Pajek datasets
from the book

Exploratory Social Network Analysis with Pajek
Wouter de Nooy, Andrej Mrvar, Vladimir Batagelj

Mexican political elite.

Dataset   Mexican

Description 35 vertices (Mexican presidents and close collaborators), 117 edges (political, kinship, friendship, or business ties), no arcs, no loops, no line values.
Mexican_military.clu: a classification of the (35) politicians according to their professional background (1 - military in class, 2 - civilians).
Mexican_year.clu: the first year (minus 1900) in which the actor occupied a significant governmental position.
Mexican_power.paj: Pajek project file containing all three data sets described above.


complete dataset (ZIP, 1.5K)


In Mexico, political power has been in the hands of a relatively small set of people who are connected by business relations, family ties, friendship, and membership of political institutions throughout most of the 20th century. A striking case in point is the succession of presidents, especially the nomination of the candidates for the presidential election. Since 1929, each new president was a secretary in the previous cabinet, which means that he worked closely together with the previous president. Moreover, the candidates always entertained close ties with former presidents and their closest collaborators. In this way, a political elite has maintained control over the country.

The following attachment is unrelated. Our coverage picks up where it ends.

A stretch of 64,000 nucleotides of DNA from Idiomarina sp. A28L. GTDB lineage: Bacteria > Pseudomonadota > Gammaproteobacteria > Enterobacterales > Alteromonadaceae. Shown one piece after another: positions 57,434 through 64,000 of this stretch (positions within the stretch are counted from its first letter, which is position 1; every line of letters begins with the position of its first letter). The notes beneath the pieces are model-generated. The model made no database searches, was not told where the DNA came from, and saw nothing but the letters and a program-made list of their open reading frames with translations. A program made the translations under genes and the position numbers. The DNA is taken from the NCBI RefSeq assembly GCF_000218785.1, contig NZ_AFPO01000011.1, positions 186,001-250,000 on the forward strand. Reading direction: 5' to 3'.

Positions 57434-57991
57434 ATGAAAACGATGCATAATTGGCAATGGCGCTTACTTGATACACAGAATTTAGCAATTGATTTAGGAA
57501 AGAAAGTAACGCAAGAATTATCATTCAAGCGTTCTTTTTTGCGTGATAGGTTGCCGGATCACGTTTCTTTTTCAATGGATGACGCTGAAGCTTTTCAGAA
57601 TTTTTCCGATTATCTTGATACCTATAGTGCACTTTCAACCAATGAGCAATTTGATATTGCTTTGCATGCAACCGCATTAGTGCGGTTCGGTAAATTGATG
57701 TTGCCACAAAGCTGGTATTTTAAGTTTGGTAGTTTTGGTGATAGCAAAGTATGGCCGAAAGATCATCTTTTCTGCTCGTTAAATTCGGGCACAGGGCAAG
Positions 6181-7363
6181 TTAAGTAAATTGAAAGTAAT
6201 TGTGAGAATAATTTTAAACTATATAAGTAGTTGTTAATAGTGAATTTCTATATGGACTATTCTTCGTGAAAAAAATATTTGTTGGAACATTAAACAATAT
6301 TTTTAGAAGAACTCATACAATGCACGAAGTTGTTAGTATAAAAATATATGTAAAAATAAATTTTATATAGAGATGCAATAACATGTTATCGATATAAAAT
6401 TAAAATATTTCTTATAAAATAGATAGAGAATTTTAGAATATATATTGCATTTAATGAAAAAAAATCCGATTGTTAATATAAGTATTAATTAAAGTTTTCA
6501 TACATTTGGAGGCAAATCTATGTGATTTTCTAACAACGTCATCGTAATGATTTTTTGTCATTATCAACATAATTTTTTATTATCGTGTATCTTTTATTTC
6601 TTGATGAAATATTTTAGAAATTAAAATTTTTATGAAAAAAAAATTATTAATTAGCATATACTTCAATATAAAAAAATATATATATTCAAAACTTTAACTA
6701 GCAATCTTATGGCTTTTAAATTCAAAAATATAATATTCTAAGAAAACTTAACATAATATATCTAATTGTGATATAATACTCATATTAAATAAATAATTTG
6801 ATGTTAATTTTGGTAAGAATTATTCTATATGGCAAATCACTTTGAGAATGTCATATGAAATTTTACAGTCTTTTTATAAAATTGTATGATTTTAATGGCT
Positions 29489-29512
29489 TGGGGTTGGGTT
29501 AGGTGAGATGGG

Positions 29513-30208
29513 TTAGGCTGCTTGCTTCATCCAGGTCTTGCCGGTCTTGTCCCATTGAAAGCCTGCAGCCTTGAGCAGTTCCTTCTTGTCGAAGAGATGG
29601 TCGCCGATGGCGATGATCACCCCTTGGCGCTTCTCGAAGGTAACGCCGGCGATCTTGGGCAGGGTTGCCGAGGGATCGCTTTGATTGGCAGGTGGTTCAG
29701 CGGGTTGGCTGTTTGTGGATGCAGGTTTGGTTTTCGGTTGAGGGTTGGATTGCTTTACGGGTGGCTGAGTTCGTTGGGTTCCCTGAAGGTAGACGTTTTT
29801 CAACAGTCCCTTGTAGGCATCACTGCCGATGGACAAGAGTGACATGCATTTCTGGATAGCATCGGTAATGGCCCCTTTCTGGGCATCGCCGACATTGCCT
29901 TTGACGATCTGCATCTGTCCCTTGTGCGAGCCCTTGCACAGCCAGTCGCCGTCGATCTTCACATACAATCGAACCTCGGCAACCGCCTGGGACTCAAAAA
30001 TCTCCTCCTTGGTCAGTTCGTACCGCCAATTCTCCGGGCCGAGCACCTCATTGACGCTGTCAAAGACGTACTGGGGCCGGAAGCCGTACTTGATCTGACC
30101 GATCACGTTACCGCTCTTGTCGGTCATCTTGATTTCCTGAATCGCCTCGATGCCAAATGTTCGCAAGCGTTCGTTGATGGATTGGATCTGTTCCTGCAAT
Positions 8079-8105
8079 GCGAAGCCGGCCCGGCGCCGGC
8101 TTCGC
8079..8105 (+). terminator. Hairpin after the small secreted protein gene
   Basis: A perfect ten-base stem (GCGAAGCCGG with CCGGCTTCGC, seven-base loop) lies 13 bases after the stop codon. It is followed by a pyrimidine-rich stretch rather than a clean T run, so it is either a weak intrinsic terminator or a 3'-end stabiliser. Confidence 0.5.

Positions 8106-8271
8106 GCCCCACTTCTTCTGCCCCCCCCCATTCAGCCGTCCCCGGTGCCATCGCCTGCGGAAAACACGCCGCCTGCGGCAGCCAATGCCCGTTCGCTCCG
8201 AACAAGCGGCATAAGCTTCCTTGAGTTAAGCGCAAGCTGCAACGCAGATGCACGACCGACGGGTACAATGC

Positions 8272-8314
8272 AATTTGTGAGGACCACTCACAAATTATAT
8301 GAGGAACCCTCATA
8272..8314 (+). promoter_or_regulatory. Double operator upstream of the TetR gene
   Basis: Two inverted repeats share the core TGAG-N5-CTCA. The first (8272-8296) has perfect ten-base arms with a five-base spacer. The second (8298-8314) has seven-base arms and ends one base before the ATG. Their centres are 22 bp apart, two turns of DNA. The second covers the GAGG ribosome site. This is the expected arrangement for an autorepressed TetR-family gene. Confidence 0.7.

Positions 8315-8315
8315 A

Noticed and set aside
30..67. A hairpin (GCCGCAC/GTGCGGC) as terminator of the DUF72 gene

The network contains the core of this political elite: the presidents and their closest collaborators. In this network, edges represent significant political, kinship, friendship, or business ties.
Notwithstanding the fact that one political party (the Partido Revolucionario Institucional) won all elections in the period under consideration, two (or more) groups within this party have been competing for power. The main opposition seems to be situated between civilians and members of the military. After the revolution, the political elite was dominated by the military but gradually the civilians have assumed power.


  1. J. Gil-Mendieta and S. Schmidt, 'The political network in Mexico' (in: Social Networks 18 (1996), 4: 355-381).
  2. W. de Nooy, A. Mrvar, & V. Batagelj, Exploratory Social Network Analysis with Pajek (Cambridge: Cambridge University Press, 2004), Chapter 12.


  1. Original author: J. Gil-Mendieta (Instituto de lnvestigaciones en Matemáticas Aplicadas y en Sistemas, Universidad Nacional Autõnoma de México, (IIMAS-UNAM), Ap. Postal 20-763, Mexico, D.F. CP 01000, Mexico ; and S. Schmidt (Center for Inter American and Border Studies, University of Texas at El Paso, El Paso, TX 79968, USA ;
  2. Data compiled into Pajek data files by W. de Nooy, 2001.

2. January 2004   Pajek datasets / Exploratory SNA